Overload just means that my training stimulus has to cross the threshold of adaptation, it will lead to an adaptive response. You won’t become an Arnold Schwarzenegger by carrying your heavy shopping bags, no matter how heavy it feels. You won’t be winning an international marathon, no matter how often you walk the dog or stand up and walk to the coffee machine. Since in all of these cases the exercise is not raining and certainly not crossing the threshold for an adaptive response of the body. The range of overload is pretty large, dependent of your where the lower threshold is the training stimulus that creates an adaptive response, even if it is a small one, in other words: a positive training response. The higher threshold is where you start to create inhibition, overstrain, overtraining or structural damage to the body-mind, in other words: a negative training response. Like in many cases the optimum training response is somewhere in the middle of the range, even though I personally always look for the highest response with the minimum effort and/or risk of injury.

In the short term, going over the optimum level will certainly bring results, in the long term, let’s say 6-12 years, being more careful will lead to much better results, because your athlete don not waste for rehab, loss of trainings because of limitations or injury, they will always be “sharp” in training and so get more out of their workouts. They will also not suffer from being “flat” or having “heavy legs” in competition.

Important: I believe in “overload”, but not in “overkill”.

About Henk Kraaijenhof

My name is Henk Kraaijenhof and I started this blog as a random collection of concepts, ideas, stories and events that are important or interesting to me in my work as an international performance consultant in a wide range of fields, and sometimes outside of my work. I will try to post a new entry every 3-4 days. Feel free to comment if you like.
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2 Responses to Overload, not overkill

  1. Lorne Morrow says:

    Another well written post! Thank you.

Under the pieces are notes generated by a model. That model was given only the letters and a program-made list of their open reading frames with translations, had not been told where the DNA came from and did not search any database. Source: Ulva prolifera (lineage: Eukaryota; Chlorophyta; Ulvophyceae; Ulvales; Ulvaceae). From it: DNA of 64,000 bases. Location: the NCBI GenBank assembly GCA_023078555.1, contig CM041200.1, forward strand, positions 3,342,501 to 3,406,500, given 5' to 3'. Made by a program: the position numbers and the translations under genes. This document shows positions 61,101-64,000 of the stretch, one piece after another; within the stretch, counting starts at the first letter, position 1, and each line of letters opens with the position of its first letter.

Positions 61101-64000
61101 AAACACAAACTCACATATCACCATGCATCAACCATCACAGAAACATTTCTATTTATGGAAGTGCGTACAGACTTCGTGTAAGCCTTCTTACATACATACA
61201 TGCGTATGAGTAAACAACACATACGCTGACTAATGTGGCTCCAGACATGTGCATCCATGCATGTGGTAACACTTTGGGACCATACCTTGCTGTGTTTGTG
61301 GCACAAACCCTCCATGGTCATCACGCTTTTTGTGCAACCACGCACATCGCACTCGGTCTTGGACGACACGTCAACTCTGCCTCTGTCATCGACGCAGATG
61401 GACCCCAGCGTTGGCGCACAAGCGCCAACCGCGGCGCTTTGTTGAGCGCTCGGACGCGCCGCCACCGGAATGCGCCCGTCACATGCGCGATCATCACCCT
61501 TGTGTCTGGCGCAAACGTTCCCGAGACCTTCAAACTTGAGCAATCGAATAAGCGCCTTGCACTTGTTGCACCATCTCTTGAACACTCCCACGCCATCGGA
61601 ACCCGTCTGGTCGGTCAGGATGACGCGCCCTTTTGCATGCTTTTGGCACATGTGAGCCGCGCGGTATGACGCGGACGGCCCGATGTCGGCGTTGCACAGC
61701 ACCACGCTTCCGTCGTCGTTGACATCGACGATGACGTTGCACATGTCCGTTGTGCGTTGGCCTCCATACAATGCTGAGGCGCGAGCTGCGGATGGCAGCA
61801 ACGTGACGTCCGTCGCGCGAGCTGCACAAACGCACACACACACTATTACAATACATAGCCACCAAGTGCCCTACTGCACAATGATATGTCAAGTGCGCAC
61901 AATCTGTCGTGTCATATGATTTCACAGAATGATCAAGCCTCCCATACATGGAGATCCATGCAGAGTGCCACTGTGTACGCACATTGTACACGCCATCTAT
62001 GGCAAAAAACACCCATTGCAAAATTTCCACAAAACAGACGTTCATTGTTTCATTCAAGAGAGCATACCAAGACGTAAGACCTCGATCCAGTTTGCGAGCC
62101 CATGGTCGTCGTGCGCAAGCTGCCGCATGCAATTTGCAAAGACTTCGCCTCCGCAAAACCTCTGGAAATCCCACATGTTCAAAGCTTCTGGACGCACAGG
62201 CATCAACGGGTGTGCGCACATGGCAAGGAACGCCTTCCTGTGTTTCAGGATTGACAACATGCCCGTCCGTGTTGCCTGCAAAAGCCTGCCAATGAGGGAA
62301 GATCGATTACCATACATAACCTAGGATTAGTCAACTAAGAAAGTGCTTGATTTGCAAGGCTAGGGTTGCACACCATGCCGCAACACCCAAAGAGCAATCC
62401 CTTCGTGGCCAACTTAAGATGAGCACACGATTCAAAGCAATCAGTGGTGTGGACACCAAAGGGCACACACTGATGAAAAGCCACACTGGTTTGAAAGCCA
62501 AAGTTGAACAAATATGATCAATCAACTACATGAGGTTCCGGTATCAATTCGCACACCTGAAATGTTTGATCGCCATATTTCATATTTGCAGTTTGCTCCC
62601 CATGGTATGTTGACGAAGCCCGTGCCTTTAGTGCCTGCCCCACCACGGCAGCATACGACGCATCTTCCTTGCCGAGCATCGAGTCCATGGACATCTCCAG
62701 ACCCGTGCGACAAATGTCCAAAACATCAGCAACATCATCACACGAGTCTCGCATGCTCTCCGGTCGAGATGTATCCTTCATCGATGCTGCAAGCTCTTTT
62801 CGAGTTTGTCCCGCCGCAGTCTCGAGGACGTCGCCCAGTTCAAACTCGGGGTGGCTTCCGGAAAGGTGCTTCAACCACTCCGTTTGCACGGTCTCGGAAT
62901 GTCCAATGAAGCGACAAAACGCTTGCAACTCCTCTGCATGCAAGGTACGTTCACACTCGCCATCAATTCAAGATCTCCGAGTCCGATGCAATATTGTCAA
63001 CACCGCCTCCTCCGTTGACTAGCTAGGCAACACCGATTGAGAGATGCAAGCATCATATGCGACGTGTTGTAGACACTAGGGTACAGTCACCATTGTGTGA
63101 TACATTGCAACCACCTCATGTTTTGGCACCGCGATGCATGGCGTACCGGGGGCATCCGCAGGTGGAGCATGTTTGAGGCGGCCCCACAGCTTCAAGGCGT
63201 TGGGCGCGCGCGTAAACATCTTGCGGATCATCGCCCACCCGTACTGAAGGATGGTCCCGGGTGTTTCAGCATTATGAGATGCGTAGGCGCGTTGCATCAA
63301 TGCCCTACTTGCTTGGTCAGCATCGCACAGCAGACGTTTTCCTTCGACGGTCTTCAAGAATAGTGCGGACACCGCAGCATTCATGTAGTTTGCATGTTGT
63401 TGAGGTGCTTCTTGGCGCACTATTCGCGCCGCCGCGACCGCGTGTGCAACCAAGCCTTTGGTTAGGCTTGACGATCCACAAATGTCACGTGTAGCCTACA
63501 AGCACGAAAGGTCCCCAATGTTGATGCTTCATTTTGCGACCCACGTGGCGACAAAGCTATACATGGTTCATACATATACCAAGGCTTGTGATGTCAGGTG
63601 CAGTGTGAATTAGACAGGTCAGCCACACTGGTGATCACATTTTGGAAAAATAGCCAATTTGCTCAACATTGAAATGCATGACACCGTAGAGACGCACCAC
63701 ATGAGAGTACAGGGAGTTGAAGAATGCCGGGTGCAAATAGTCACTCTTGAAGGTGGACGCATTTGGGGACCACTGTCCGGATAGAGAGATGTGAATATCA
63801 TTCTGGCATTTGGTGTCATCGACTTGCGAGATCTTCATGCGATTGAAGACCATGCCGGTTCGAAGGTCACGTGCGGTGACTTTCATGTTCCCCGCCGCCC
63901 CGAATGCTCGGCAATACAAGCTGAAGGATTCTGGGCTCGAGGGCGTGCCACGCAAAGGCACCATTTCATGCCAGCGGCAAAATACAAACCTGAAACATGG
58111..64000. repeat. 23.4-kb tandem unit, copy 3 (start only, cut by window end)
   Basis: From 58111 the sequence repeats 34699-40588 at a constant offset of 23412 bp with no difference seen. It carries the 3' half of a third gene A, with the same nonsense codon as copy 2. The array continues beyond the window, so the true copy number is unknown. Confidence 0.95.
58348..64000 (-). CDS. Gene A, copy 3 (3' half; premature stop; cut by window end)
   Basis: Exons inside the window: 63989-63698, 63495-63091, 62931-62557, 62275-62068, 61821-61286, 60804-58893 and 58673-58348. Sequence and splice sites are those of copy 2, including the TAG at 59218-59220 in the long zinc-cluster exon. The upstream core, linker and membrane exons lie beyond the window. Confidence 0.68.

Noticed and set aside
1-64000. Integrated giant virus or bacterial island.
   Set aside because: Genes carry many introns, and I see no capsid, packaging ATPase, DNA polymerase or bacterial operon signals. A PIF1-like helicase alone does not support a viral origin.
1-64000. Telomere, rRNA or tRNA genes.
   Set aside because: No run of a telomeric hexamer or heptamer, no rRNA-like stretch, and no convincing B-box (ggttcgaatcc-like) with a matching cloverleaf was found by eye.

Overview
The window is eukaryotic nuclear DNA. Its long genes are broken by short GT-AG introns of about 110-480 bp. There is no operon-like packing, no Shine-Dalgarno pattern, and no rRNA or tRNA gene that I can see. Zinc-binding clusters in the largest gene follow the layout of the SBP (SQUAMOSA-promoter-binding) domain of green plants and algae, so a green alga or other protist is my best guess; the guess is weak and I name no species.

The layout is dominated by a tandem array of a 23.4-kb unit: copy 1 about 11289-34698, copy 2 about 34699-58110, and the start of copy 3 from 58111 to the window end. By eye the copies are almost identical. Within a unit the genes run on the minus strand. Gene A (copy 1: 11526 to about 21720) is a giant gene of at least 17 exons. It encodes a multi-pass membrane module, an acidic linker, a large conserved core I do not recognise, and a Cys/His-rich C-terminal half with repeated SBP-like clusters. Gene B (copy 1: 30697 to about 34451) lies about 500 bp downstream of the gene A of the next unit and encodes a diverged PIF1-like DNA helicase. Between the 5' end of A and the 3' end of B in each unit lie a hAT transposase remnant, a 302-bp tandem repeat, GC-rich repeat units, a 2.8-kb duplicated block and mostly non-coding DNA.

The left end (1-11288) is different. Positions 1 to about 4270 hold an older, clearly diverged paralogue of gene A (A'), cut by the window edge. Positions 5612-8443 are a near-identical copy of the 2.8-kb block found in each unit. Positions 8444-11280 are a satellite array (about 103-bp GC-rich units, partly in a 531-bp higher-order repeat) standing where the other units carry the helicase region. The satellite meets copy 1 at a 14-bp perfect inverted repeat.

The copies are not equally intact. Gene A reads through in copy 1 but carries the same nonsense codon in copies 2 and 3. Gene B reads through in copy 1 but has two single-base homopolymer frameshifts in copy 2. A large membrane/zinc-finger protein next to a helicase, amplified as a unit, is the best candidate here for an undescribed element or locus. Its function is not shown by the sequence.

It is interesting that the idea of “rehearsal” is common-place in the performing arts, but less so in performance sports. So many people – athletes & coaches – keep looking for intense loading opportunities rather than other interventions that better promote adaptation.

    A “good” session could be a visualization period with light drills and regenerative movements. In fact, for some talented athletes, a day at an amusement park could be better than loading them with more repeats.

    I really appreciate your perspective. The “mountain & valley” image of your previous post was also very insightful. Thanks!

    • Hello Lorne, Thanks for your comment. I agree to most of what you wrote. I even believe that some coaches do not prepare their athletes optimally, mentally, physically and emotionally on (major) competitions. They look at their stopwatch and look at last weeks times or distances and think they athlete is ready to go, since their times were good. Rehearsal, visualization, whatever we call it, is indeed more often practiced in the performance arts, like ballet, theater, etc. But also fighter pilots rehearse their combats flights or bombing raids in their preparation. Now at the other side there are also many athletes who use an naive form of visualization to prepare themselves, and quite a few even dream about their races which is kind of rehearsal too.
      I also found that for some athletes, it’s better to take a walk in the park, make a short visit to the zoo, or find some other distracting and entertaining activity, that does not cause fatigue. It is preferable above playing cards in the lobby for a few hours, playing computer games that fries their brains, go to the dining hall at the Olympics to stuff themselves, or go to do some workout just because …..